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Parsha Ki Tavo

This week’s Torah portion “Ki Tavo” opens with the mitsvah of bikkurim (offering one’s first fruits to the Bet Hamikdash). This fundamental mitsvah expresses Man’s role in this World. The Torah tells us, "And it shall be when you come in unto the land Which Hashem your G-d gives you for an inheritance and you shall possess it, and dwell therein; that you shall take the first of all the fruit of the ground,. . . which Hashem your G-d gives you. . .and you shall go unto the place which Hashem your G-d shall choose, to cause His name to dwell there. . .” (Devarim 26:1-2).

First and foremost every Jew must know that any produce which the land yields (or any financial gain for that matter, etc.) is from the Almighty - "which Hashem your God gives you." It is Hashem who gives Man abundance, blessings and strength. Man’s role is to "Come unto the land", to accept the divine abundance, and bring bikkurim (first fruits) to Hashem.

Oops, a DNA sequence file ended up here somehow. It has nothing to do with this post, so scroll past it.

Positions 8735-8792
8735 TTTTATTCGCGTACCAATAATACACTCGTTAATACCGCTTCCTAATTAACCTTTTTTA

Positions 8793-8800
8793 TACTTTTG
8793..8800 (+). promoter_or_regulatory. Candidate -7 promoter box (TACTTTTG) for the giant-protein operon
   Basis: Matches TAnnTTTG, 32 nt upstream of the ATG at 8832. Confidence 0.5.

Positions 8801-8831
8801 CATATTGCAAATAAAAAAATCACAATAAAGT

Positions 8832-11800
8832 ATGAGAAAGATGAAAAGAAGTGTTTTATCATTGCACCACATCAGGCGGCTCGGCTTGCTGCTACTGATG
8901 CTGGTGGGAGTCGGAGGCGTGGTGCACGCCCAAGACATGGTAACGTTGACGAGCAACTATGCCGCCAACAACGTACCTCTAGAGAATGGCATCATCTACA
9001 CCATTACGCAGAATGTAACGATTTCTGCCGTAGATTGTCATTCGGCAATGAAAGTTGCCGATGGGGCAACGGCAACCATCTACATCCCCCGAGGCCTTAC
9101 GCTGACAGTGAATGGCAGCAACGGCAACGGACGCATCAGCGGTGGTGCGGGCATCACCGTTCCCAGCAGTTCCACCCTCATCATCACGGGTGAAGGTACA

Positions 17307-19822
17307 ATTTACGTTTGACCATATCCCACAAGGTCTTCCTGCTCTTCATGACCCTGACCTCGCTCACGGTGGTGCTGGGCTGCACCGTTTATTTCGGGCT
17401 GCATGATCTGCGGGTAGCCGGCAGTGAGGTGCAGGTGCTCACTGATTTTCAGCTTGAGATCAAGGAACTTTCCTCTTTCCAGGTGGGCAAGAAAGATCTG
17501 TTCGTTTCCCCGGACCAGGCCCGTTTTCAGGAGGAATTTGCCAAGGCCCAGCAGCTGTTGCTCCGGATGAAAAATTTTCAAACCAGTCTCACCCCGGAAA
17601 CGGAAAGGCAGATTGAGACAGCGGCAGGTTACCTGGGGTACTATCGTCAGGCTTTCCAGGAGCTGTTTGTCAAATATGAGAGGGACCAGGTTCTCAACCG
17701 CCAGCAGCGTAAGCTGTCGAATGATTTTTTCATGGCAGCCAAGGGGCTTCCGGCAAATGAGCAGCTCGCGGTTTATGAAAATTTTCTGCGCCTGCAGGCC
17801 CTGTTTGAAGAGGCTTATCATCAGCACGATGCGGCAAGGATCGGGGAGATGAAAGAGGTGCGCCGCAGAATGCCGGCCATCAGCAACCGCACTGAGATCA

The emphasis of the mitsvah of Bikkurim is that we utilize the physical world and create bikkurim - taking the "first of the fruit" and elevating them to a level of holiness (by using them for a mitsvah).

The greatness of this mitsvah is that we can transform and elevate even negativity into holiness. When a farmer brought his first fruits to the Bet Hamikdash (the Holy Temple) he would state “I have hearkened to the voice of Hashem my G-d, I have odne according to all that You have commanded me. Look forth (hashkifa) from Your holy abode from heaven, and bless Your people Israel, and the land which You have given us, as You have sworn unto our fathers. . .” (Devarim 26:14-15). The expression in the Torah “look forth (hashkifa in Hebrew) is usually used in the context of a curse. With this mitsvah, therefore, a Jew has the fortitude to turn even a curse into a blessing.

This month of Elul which is an acronym “I am to my beloved and my beloved is to me” (Song of Songs) is also reflected in the mitsvah of Bikkurim. “I am to my beloved” is reflected by the requirement to take action to "Come unto the land (I am to my beloved) which the Lord your God gives you (and my beloved is to me)."

When a Jew does an action, a mitsvah, he take physicality and elevates it toward spiritual gain. This is our preparation for Rosh Hashana and the role of Man in this World.

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